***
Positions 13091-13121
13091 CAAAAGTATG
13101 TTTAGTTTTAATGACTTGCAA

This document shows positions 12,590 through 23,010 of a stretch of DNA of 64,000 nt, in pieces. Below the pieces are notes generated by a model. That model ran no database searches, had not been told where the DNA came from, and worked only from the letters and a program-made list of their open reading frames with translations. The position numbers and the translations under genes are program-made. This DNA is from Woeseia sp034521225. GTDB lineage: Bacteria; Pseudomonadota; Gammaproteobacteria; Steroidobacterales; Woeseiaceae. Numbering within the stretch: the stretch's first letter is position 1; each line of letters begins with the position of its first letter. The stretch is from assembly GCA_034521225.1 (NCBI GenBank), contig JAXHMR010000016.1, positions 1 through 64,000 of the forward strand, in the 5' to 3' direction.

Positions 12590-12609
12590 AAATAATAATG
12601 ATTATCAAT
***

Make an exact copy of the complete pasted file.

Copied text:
Positions 13091-13121
13091 CAAAAGTATG
13101 TTTAGTTTTAATGACTTGCAA

This document shows positions 12,590 through 23,010 of a stretch of DNA of 64,000 nt, in pieces. Below the pieces are notes generated by a model. That model ran no database searches, had not been told where the DNA came from, and worked only from the letters and a program-made list of their open reading frames with translations. The position numbers and the translations under genes are program-made. This DNA is from Woeseia sp034521225. GTDB lineage: Bacteria; Pseudomonadota; Gammaproteobacteria; Steroidobacterales; Woeseiaceae. Numbering within the stretch: the stretch's first letter is position 1; each line of letters begins with the position of its first letter. The stretch is from assembly GCA_034521225.1 (NCBI GenBank), contig JAXHMR010000016.1, positions 1 through 64,000 of the forward strand, in the 5' to 3' direction.

Positions 12590-12609
12590 AAATAATAATG
12601 ATTATCAAT